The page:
Anyone thrifty enough to avoid an expensive data plan will likely keep a mental note of the best places to score a free Wi-Fi connection while out and about. Now, a research team working at Swiss university EPFL has managed to transform data from these fleeting connections into a method of mapping out broader patterns of pedestrian activity.
Using Wi-Fi ‘traces’ registered when a device makes a connection with a router, the team at EPFL were able to determine paths navigated by the institution’s students and staff. According to researcher Antonin Danalet, this methodology could prove to be a potent tool for future studies on pedestrian infrastructure.
More than 2 million points of data were collected from 789 Wi-Fi access points over a ten-day period in 2012, according to a report from Phys. By pairing this information with map data, researchers could then dip into the task at hand — finding out what were the key motivators in people’s lunchtime habits.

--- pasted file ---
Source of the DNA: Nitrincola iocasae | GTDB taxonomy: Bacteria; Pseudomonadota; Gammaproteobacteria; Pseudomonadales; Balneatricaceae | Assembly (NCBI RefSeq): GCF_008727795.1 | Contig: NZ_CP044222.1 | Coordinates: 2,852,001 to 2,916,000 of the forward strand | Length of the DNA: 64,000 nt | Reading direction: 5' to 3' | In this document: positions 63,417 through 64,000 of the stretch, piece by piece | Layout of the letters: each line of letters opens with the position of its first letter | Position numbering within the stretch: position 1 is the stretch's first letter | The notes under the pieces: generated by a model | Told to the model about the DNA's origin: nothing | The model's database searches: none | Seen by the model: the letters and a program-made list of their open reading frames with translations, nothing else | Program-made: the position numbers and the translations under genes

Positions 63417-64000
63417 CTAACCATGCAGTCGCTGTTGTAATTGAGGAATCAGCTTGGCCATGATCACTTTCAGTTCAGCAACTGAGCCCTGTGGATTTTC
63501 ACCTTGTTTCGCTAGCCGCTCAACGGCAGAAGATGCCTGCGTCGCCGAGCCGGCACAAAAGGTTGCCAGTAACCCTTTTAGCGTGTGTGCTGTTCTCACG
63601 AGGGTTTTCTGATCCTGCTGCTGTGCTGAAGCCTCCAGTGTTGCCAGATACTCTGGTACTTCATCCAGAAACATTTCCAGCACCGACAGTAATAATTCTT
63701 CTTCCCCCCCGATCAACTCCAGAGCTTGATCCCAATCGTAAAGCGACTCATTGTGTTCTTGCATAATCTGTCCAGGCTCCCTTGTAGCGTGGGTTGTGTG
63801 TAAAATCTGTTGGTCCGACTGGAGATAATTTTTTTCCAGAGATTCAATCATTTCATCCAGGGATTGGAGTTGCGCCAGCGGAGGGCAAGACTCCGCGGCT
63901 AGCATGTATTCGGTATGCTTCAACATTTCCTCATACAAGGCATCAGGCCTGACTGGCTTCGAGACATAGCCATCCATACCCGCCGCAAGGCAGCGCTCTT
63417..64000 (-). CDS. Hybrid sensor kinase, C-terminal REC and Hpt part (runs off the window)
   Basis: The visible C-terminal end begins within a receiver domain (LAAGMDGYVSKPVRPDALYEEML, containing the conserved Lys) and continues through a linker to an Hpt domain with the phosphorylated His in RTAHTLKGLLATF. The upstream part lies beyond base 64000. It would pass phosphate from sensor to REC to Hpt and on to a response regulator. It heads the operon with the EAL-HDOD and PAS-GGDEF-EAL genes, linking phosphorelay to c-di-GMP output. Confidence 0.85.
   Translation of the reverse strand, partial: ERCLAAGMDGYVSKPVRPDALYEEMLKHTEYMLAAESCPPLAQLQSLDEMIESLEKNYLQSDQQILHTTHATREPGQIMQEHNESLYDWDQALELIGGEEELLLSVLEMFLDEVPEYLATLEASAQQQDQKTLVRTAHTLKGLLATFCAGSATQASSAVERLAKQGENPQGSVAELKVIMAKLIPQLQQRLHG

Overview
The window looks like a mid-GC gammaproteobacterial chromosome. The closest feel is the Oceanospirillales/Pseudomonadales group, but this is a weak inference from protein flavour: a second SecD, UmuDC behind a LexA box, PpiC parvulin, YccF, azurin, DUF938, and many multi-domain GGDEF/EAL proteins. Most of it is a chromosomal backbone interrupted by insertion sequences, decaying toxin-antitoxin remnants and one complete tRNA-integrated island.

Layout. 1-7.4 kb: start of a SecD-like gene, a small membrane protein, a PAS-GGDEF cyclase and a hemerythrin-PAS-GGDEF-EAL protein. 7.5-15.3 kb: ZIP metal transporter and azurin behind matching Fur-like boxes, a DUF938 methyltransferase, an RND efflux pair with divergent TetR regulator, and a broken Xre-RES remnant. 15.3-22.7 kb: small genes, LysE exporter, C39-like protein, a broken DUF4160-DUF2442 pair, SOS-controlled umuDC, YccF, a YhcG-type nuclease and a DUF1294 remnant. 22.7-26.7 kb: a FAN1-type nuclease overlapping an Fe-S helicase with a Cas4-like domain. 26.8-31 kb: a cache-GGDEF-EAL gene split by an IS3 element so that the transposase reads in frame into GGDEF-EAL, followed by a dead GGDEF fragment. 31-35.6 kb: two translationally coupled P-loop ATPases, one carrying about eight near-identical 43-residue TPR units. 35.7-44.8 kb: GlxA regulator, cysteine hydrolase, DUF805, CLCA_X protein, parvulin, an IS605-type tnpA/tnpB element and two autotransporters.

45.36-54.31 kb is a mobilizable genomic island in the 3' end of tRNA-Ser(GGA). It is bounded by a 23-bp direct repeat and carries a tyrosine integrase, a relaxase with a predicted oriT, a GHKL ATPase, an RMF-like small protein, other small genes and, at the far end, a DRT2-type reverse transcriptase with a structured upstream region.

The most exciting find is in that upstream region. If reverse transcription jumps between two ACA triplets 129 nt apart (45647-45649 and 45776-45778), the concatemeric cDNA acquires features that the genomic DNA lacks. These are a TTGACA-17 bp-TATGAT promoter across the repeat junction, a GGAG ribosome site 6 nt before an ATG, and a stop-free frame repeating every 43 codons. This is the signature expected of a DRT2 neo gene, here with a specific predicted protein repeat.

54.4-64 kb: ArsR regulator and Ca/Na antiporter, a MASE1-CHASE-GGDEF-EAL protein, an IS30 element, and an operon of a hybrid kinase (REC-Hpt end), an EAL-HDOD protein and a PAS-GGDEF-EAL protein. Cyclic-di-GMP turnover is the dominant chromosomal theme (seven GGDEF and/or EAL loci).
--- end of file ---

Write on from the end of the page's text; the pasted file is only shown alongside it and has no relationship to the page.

Routes were drawn up based on the Wi-Fi connections that were accessed, as well as other information like school timetables and sales figures from various local eateries. Once all this data was brought together, it could be used to answer questions about what factors influenced the question of what to eat for lunch.
Budget-conscious students were found to be wary of restaurants that priced food at premium rates, instead opting for eateries that were proximal to their classes and were also likely to have shorter queues. Interestingly, the type of food on offer didn’t seem to have much of an effect on the decision-making process.
While this study centered on university students eating lunch, Danalet is confident that the same techniques could be useful elsewhere. The researcher suggests that this model could be implemented to study pedestrian infrastructure in locations like music festivals, train stations, and hospitals.